4 Things to Know in Thursday’s Market

The ECB’s policy decision is due, China imports are up for the first time in two years, oil prices rise and global stocks are mixed. Here are four things to know in the market today, September 8.

1.     Investors Await the ECB’s Policy Decision

The European Central Bank will conclude its policy meeting today, with a decision due later this morning. Investors will be focused on ECB chief Mario Draghi’s press conference, which will be held shortly after the central bank releases its statement.

Analysts do not expect the ECB to change rates, but they do expect it to extend its asset-purchasing program beyond March 2017 sometime before the year ends.

The euro was up to 1.1279 against the dollar ahead of the ECB’s decision.

2.     China’s Imports Are Up

China’s imports rose for the first time in two years in August, but exports fell at a modest pace. The data suggests that demand may be picking up both domestically and abroad.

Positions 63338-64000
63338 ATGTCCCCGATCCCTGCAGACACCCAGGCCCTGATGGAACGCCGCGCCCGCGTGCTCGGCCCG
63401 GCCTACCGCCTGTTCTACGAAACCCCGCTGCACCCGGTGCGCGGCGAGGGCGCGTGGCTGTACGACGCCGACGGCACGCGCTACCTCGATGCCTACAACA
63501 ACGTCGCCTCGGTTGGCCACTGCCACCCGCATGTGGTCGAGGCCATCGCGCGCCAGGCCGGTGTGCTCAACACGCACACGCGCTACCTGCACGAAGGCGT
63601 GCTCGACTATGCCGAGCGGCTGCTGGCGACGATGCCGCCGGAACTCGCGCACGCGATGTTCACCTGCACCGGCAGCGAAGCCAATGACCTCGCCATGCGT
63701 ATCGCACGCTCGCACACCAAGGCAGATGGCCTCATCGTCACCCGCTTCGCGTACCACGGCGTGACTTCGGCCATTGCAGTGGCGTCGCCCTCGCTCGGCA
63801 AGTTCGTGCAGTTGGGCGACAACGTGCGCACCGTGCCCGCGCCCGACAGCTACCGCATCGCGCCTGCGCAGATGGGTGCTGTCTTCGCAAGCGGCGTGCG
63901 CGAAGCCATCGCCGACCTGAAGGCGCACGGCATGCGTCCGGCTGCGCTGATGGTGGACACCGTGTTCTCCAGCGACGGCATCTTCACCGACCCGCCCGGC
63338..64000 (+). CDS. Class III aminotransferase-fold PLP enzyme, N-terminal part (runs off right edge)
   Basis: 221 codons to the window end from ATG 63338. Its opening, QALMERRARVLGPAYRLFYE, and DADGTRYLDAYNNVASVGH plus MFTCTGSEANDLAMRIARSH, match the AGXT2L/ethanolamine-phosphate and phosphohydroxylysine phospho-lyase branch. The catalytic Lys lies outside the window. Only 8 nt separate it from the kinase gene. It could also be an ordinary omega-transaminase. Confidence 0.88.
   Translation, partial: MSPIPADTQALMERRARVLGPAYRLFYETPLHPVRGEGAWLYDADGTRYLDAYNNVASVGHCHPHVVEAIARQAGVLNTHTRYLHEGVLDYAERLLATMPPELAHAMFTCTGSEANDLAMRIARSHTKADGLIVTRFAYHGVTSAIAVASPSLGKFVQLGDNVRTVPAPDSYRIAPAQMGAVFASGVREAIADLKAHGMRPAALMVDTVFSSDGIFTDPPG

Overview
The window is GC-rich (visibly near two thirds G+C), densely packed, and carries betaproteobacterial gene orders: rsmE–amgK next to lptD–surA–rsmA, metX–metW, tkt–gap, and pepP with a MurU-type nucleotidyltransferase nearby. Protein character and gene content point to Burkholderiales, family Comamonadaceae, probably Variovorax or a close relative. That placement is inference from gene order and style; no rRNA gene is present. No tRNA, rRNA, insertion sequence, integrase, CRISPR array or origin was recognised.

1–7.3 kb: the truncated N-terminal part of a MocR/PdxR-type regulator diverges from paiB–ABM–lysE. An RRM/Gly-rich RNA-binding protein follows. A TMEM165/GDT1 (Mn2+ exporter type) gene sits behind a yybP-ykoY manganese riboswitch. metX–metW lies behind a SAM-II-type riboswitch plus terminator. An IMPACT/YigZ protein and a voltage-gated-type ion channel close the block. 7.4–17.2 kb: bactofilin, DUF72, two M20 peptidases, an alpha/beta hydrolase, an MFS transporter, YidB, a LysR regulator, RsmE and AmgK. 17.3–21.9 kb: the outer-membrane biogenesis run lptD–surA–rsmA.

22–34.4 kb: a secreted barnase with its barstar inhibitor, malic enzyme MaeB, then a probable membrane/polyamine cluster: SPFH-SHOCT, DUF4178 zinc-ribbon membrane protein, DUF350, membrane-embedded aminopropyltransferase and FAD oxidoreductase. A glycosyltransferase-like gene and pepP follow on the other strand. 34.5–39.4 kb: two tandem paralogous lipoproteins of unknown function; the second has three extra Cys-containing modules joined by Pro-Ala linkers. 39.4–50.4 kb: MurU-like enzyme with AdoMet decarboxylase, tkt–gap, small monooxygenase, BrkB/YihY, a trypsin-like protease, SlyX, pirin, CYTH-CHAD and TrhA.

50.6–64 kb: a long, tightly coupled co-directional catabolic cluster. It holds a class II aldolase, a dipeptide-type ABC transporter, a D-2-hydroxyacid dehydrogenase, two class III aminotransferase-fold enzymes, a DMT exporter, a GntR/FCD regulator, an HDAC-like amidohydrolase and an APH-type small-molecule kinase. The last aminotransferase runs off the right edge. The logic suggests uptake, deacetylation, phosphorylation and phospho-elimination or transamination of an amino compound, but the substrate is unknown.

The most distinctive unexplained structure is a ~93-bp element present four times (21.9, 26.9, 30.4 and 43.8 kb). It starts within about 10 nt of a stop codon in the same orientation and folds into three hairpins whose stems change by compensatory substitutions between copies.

Imports were up 1.5% compared to the same period last year, far surpassing expectations of a 4.9% decline. Exports were down 2.8%, which still beat projections of a 4% decline.

China’s trade surplus narrowed to $52.05 billion as a result. Analysts were projecting $58 billion.

3.     Oil Prices Climb

Oil prices were sharply higher on Thursday ahead of U.S. stockpile data.

U.S. crude was up 78 cents to $46.28 per barrel. Brent added 72 cents, trading at $48.70.

The U.S. Energy Information Administration will post its weekly oil supply data later this morning.

After the closing bell yesterday, the American Petroleum Institute reported that U.S. oil inventories dropped by 12.1 million barrels in the week ended September 2.

4.     Global Stocks Are Mixed

U.K. and European stocks wavered between gains and losses during mid-morning trade, as markets braced for the ECB’s policy decision.

Futures in the U.S. pointed to a slightly higher opening, with investors turning their focus to new U.S. data and comments from Fed speakers.

Asian shares were mixed, with Japan’s Nikkei falling 0.3% after the yen gained strength.

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Daniel Simmons